A binary search algorithm finds an item in a *sorted* list in

O(\log(n))

time. A brute force search would walk through the whole list, taking

O(n)

time in the worst case.

Let's say we have a sorted list of numbers. To find a number with a binary search, we:

**Start with the middle number**: is it bigger or smaller than our target number? Since the list is sorted, this tells us if the target would be in the*left*half or the*right*half of our list.**We've effectively divided the problem in half**. We can "rule out" the whole half of the list that we know doesn't contain the target number.**Repeat the same approach (of starting in the middle) on the new half-size problem**. Then do it again and again, until we either find the number or "rule out" the whole set.

We can do this recursively, or iteratively. Here's an iterative version:

```
def binary_search(target, nums):
"""See if target appears in nums"""
# We think of floor_index and ceiling_index as "walls" around
# the possible positions of our target, so by -1 below we mean
# to start our wall "to the left" of the 0th index
# (we *don't* mean "the last index")
floor_index = -1
ceiling_index = len(nums)
# If there isn't at least 1 index between floor and ceiling,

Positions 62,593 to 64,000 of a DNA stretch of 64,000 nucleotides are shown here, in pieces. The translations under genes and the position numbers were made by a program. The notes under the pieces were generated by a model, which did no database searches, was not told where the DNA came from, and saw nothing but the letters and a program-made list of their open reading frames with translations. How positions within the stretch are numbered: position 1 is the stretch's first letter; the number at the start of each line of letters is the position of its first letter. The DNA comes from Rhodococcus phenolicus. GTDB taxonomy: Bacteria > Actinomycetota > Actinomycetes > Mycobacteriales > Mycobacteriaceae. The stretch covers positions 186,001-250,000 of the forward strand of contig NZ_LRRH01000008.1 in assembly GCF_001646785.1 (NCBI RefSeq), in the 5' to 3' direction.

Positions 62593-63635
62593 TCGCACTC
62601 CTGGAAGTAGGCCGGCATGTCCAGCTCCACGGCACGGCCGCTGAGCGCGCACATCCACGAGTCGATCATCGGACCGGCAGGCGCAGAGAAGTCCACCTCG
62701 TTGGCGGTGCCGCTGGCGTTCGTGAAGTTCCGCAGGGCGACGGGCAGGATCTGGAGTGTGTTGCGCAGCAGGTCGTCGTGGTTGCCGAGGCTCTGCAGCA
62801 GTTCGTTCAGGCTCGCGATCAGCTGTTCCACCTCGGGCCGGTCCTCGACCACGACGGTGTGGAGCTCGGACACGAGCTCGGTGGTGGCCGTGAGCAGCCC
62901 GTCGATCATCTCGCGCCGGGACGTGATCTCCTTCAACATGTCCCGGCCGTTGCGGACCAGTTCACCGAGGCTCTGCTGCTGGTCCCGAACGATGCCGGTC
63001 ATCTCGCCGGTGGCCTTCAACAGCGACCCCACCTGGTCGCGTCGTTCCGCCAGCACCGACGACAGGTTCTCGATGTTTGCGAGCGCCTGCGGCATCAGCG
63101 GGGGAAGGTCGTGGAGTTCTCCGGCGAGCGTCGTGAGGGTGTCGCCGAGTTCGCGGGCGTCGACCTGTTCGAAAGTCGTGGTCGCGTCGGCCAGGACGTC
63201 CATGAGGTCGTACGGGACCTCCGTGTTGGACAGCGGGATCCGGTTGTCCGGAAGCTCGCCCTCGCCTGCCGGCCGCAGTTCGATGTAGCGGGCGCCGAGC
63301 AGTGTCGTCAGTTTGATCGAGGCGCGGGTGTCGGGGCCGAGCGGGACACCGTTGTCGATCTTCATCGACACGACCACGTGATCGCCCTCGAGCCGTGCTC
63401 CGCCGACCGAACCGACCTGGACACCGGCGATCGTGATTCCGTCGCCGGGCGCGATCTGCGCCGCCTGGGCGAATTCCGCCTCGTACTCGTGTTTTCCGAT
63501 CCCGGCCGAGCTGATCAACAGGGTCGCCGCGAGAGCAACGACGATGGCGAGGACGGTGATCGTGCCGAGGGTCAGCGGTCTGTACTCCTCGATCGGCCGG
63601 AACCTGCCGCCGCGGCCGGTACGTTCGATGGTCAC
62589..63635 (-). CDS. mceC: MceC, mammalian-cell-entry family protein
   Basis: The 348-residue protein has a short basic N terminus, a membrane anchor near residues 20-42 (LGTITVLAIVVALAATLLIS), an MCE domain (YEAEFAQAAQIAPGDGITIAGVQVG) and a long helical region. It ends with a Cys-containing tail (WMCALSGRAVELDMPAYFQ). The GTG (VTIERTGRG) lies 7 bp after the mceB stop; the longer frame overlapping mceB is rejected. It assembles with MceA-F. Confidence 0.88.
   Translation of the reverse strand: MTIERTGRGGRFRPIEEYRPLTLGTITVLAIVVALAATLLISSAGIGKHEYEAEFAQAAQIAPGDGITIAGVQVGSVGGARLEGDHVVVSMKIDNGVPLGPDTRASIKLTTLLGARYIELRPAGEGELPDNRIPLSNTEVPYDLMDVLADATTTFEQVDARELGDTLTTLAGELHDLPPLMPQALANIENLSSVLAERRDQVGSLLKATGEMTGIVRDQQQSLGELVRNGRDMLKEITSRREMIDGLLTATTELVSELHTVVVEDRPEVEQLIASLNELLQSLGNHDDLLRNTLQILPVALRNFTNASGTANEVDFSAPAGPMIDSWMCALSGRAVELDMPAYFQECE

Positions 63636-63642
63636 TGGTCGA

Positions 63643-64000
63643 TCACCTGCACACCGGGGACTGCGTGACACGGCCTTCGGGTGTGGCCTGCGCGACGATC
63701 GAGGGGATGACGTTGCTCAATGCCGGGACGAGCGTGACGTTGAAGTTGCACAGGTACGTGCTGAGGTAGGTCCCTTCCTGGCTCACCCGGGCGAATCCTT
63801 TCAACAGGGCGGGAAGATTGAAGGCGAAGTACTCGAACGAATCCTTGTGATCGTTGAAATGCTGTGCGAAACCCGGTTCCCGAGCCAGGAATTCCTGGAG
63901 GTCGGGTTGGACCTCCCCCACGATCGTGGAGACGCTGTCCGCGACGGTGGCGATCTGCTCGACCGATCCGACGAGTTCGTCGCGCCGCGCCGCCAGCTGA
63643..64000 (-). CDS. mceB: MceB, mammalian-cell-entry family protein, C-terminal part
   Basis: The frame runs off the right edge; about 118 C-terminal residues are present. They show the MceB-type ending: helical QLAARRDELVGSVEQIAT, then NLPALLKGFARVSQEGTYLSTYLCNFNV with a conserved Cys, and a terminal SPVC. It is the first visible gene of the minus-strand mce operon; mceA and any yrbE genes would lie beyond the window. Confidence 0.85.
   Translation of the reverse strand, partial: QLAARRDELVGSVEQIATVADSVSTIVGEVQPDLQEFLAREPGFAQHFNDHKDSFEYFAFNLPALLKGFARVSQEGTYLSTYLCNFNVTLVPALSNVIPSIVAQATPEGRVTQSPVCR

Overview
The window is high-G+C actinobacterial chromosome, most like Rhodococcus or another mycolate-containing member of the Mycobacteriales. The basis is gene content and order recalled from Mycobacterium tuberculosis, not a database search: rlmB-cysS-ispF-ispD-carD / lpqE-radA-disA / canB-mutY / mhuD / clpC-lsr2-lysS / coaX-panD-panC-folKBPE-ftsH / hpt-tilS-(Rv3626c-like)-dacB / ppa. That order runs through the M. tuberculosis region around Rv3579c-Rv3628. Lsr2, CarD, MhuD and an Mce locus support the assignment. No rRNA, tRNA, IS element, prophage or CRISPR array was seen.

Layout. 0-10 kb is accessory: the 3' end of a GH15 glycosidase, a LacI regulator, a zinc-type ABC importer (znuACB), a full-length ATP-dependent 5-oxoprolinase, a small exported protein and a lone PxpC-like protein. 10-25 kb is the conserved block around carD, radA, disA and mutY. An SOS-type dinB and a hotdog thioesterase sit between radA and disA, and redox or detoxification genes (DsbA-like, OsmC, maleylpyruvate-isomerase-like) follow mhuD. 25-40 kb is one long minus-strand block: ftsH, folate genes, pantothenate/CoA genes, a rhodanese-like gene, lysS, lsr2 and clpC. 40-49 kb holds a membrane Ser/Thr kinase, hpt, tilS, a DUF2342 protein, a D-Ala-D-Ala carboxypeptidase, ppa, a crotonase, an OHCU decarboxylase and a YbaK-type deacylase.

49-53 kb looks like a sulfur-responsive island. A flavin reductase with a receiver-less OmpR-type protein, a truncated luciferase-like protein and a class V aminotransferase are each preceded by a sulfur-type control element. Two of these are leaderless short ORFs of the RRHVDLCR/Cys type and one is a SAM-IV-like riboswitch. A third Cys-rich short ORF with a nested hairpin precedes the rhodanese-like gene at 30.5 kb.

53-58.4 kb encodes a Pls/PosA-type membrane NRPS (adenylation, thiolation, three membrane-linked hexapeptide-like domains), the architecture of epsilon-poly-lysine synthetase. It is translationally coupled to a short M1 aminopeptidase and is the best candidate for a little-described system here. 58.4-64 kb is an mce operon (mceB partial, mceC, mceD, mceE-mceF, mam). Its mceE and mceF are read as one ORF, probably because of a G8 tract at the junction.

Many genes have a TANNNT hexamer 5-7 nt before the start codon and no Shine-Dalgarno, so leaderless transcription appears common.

# we've run out of guesses and the number must not be present
while floor_index + 1 < ceiling_index:
# Find the index ~halfway between the floor and ceiling
# We use integer division, so we'll never get a "half index"
distance = ceiling_index - floor_index
half_distance = distance // 2
guess_index = floor_index + half_distance
guess_value = nums[guess_index]
if guess_value == target:
return True
if guess_value > target:
# Target is to the left, so move ceiling to the left
ceiling_index = guess_index
else:
# Target is to the right, so move floor to the right
floor_index = guess_index
return False
```

How did we know the time cost of binary search was

O(\log(n))

The only non-constant part of our time cost is the number of times our while loop runs. Each step of our while loop cuts the range (dictated by floor_index and ceiling_index) in half, until our range has just one element left.

So the question is, "how many times must we divide our original list size `n`

in half until we get down to 1?" We don't know yet, but we can call that number

x: n \times (\frac{1}{2})^x = 1

Now we solve for

x: n \times \frac{1^x}{2^x} = 1

which simplifies to

n = 2^x

To get the

x

out of the exponent, we use logarithms. Recall that

\log_{10}{100}

means, "what power must we raise 10 to, to get 100"? The answer is 2. So in this case, if we take the

\log_{2}

of both sides, we find that

\log_{2}{n} = x

So there it is. The number of times we must divide `n`

in half to get down to 1 is

\log_{2}n

So our total time cost is

O(\log(n))

Careful: we can only use binary search if the input list is *already sorted*.